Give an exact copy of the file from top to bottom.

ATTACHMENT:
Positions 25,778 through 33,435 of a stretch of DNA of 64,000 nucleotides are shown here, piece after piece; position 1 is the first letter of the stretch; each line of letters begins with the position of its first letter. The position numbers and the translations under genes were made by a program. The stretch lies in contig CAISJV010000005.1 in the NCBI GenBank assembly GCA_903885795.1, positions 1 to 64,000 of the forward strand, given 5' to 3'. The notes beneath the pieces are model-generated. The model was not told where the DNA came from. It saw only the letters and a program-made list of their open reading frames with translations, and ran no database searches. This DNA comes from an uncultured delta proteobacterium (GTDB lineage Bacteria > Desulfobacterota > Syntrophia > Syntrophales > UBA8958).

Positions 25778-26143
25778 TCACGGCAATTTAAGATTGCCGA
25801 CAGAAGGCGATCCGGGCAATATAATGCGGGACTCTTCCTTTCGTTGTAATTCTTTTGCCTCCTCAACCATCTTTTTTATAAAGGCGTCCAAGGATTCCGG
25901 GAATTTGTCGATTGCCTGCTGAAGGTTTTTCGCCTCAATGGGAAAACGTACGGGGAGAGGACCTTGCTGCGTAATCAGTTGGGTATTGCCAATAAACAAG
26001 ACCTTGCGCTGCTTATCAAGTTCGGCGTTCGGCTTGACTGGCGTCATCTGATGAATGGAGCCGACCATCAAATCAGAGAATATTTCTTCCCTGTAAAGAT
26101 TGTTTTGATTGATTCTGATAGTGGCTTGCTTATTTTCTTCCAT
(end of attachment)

Positions 25,778 through 33,435 of a stretch of DNA of 64,000 nucleotides are shown here, piece after piece; position 1 is the first letter of the stretch; each line of letters begins with the position of its first letter. The position numbers and the translations under genes were made by a program. The stretch lies in contig CAISJV010000005.1 in the NCBI GenBank assembly GCA_903885795.1, positions 1 to 64,000 of the forward strand, given 5' to 3'. The notes beneath the pieces are model-generated. The model was not told where the DNA came from. It saw only the letters and a program-made list of their open reading frames with translations, and ran no database searches. This DNA comes from an uncultured delta proteobacterium (GTDB lineage Bacteria > Desulfobacterota > Syntrophia > Syntrophales > UBA8958).

Positions 25778-26143
25778 TCACGGCAATTTAAGATTGCCGA
25801 CAGAAGGCGATCCGGGCAATATAATGCGGGACTCTTCCTTTCGTTGTAATTCTTTTGCCTCCTCAACCATCTTTTTTATAAAGGCGTCCAAGGATTCCGG
25901 GAATTTGTCGATTGCCTGCTGAAGGTTTTTCGCCTCAATGGGAAAACGTACGGGGAGAGGACCTTGCTGCGTAATCAGTTGGGTATTGCCAATAAACAAG
26001 ACCTTGCGCTGCTTATCAAGTTCGGCGTTCGGCTTGACTGGCGTCATCTGATGAATGGAGCCGACCATCAAATCAGAGAATATTTCTTCCCTGTAAAGAT
26101 TGTTTTGATTGATTCTGATAGTGGCTTGCTTATTTTCTTCCAT